‘Joy to the World!’  Shakespeare in ‘The Taming of the Shrew’ said: ‘frame your mind to mirth and merriment, which bars a thousand harms and lengthens life’.  The ancient Proverbs said ‘A merry heart does good like medicine, but a broken spirit dries up the bones’.  More and more scientists are discovering that joy and laughter are scientifically good for you.  Joy and laughter strengthen our immunity systems, reduce our stress levels, and alleviate chronic pain.

‘Joy to the World!’  Isaac Watts back in 1719 wrote the unforgettable Christmas Carol ‘Joy to the World! The Lord is come: Let earth receive our King’.  This Christmas, let joy fill our hearts, let the King fill our lives, let the baby Jesus fill our homes.  This Christmas ‘let every heart prepare him room’.  Joy to you and your families this Christmas!

 

 

The Rev. Dr. Ed Hird, BSW, MDiv, DMin

-previously published in the Deep Cove Crier/North Shore News

-award-winning author of the book Battle for the Soul of Canada

for better for worse-Click to check out our newest marriage book For Better For Worse: discovering the keys to a lasting relationship on Amazon. You can even read the first two chapters for free to see if the book speaks to you.

 

-The sequel book Restoring Health: body, mind and spirit is available online with Amazon.com in both paperback and ebook form.  Dr. JI Packer wrote the foreword, saying “I heartily commend what he has written.” The book focuses on strengthening a new generation of healthy leaders. Drawing on examples from Titus’ healthy leadership in the pirate island of Crete, it shows how we can embrace a holistically healthy life.

In Canada, Amazon.ca has the book available in paperback and ebook. It is also posted on Amazon UK (paperback and ebook), Amazon France (paperback and ebook), and Amazon Germany (paperback and ebook).

Restoring Health is also available online on Barnes and Noble in both paperback and Nook/ebook form.  Nook gives a sample of the book to read online.

Indigo also offers the paperback and the Kobo ebook version.  You can also obtain it through ITunes as an IBook.

To receive a signed copy within North America, just send a $20 cheque (USD/CAN) to ED HIRD, 102 – 15168 19th Avenue, Surrey, BC, V4A 0A5, Canada.

– In order to obtain a signed copy of the prequel book Battle for the Soul of Canada, please send a $18.50 cheque to ED HIRD, 102 – 15168 19th Avenue, Surrey, BC, V4A 0A5. For mailing the book to the USA, please send $20.00 USD.  This can also be done by PAYPAL using the e-mail ed_hird@telus.net . Be sure to list your mailing address. The Battle for the Soul of Canada e-book can be obtained for $4.99 CDN/USD.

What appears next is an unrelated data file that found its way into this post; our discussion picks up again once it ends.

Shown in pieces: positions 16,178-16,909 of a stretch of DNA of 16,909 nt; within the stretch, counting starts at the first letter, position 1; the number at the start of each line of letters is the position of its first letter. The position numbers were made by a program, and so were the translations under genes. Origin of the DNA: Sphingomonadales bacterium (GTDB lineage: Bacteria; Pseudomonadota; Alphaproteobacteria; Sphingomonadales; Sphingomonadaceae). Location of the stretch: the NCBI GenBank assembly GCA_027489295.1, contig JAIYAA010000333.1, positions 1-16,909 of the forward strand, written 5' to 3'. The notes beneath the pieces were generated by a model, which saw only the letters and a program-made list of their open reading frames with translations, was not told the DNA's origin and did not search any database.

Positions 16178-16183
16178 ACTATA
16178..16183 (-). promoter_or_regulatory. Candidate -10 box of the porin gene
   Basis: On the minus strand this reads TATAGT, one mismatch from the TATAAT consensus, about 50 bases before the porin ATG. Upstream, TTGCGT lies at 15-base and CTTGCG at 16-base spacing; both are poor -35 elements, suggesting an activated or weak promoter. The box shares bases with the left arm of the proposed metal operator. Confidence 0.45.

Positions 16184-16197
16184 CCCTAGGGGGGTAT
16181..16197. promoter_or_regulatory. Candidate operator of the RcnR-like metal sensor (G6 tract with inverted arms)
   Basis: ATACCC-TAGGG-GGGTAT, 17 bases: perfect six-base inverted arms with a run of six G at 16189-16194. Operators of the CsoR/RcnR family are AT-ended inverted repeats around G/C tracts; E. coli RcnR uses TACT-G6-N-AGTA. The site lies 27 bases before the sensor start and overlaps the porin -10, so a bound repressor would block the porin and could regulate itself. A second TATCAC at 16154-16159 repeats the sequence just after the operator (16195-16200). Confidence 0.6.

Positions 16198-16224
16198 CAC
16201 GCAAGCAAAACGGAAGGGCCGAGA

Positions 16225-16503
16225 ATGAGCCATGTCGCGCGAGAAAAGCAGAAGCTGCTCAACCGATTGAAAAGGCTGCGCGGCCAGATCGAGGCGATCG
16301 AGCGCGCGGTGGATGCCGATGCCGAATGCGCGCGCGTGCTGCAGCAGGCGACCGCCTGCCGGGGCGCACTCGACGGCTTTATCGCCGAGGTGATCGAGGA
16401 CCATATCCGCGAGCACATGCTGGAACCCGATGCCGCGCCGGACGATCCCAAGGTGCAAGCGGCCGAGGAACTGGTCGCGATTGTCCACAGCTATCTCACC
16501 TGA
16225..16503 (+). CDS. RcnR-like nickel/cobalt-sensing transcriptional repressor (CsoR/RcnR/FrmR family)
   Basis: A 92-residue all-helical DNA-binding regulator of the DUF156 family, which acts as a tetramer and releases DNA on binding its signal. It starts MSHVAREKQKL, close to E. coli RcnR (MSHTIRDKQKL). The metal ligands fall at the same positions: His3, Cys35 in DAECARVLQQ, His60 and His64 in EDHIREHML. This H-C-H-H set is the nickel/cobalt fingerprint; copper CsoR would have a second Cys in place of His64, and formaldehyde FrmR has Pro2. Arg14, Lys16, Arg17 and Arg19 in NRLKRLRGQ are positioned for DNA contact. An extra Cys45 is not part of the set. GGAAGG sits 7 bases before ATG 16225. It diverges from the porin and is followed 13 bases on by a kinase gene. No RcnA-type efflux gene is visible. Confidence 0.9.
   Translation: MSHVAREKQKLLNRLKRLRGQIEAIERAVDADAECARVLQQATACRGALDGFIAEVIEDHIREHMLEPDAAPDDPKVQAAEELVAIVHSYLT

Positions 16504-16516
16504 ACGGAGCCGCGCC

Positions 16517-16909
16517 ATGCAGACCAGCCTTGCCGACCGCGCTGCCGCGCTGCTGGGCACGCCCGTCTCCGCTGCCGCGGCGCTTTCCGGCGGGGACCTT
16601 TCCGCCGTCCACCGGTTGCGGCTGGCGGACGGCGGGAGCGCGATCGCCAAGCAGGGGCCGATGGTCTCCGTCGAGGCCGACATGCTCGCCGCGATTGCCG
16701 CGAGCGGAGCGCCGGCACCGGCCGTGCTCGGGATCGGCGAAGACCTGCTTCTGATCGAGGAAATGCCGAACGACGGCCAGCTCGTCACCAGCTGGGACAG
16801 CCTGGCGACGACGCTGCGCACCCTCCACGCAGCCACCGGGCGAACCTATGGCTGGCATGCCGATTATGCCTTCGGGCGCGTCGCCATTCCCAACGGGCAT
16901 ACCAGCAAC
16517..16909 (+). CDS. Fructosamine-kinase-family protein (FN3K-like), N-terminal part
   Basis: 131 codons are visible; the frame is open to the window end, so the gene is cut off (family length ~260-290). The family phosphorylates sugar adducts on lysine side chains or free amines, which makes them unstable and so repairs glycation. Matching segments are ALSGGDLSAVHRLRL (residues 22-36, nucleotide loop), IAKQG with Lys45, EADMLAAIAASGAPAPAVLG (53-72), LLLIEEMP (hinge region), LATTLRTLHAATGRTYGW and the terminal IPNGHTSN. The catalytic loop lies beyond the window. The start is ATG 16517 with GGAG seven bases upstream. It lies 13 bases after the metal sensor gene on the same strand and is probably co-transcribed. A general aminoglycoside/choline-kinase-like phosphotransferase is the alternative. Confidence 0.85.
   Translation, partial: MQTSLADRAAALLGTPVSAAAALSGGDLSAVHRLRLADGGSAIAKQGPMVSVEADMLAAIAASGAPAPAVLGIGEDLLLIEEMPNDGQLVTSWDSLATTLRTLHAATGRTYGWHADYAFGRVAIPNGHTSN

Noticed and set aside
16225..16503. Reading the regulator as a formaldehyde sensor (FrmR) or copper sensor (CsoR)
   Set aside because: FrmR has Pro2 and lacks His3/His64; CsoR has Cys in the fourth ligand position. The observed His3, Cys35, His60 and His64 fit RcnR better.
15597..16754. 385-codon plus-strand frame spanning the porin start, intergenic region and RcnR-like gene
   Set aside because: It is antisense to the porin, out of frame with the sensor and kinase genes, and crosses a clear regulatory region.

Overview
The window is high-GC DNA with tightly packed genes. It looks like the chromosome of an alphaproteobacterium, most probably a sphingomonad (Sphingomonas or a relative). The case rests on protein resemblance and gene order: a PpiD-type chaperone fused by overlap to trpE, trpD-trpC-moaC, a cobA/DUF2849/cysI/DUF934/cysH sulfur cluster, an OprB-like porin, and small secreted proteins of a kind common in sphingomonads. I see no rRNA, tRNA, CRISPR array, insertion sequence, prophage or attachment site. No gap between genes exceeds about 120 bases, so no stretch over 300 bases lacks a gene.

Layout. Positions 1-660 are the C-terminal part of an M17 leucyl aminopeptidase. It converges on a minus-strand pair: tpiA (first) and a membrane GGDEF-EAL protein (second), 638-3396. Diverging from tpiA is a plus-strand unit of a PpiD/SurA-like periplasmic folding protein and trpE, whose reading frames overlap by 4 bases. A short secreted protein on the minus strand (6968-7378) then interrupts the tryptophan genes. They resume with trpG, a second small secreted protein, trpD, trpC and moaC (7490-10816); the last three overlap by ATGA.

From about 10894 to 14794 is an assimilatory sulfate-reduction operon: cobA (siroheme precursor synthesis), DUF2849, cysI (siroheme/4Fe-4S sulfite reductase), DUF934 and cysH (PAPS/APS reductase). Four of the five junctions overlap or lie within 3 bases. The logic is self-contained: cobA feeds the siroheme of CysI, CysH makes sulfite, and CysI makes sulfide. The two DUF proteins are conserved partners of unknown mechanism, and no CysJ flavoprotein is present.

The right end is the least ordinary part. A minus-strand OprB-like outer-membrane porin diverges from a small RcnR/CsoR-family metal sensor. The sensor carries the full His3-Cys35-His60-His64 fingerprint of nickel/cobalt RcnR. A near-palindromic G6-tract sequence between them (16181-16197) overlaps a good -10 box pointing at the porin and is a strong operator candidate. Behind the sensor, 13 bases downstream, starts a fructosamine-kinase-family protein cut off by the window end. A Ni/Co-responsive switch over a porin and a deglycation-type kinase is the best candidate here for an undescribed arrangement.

-Click to purchase the Companion Bible Study by Jan Cox (for the Battle of the Soul of Canada) in both paperback and Kindle on Amazon.com and Amazon.ca 


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Walking the Line with Johnny Cash

By the Rev.  Dr. Ed Hird

During Johnny Cash’s nearly fifty years of music, he sold over ninety million albums.  He learned to sing while picking cotton as an impoverished sharecropper’s son in Kingsland, Arkansas. His mother Carrie said to Johnny at age 15: “You’ve got a gift, JR.  You’re going to sing.  God’s got his hand on you.  You’re going to carry the message of Jesus Christ.”[i]

 

Cash recorded more than 1,500 songs including well-known hits like ‘A Boy named Sue’, ‘Folsom Prison Blues’ and ‘Ring of Fire.’  Johnny Cash is the only musician who has ever been threefold-inducted into the Songwriter’s, Country Music, and Rock and Roll Halls of Fame.”

 

More than 100 other recording artists and groups have recorded Cash’s song “I Walk the Line.”  Cash commented: “I wrote ‘I walk the Line’ when I was on the road in Texas in 1956, having a hard time resisting the temptation to be unfaithful to my wife back in Memphis”: ‘I keep a close watch on this heart of mine.  I keep my eyes wide open all the time.  I keep the ends out for the tie that binds. Because you’re mine, I walk the line.’  Cash saw ‘I walk the Line’ as his first Gospel hit, because he sang it not just to his wife, but also to God.[ii]  Cash’s life was often fraught with tragedy and heartbreak. “After my brother Jack’s death”, said Johnny, “I felt like I’d died too. I just didn’t feel alive.  I was terribly lonely without him.  I had no other friend.” His father unfairly blamed Johnny for his brother’s death, saying “Too bad it wasn’t you instead of Jack.”[iii] Like his father before him, Johnny struggled for many years with addiction issues.  His father was never able to tell his children that he loved them.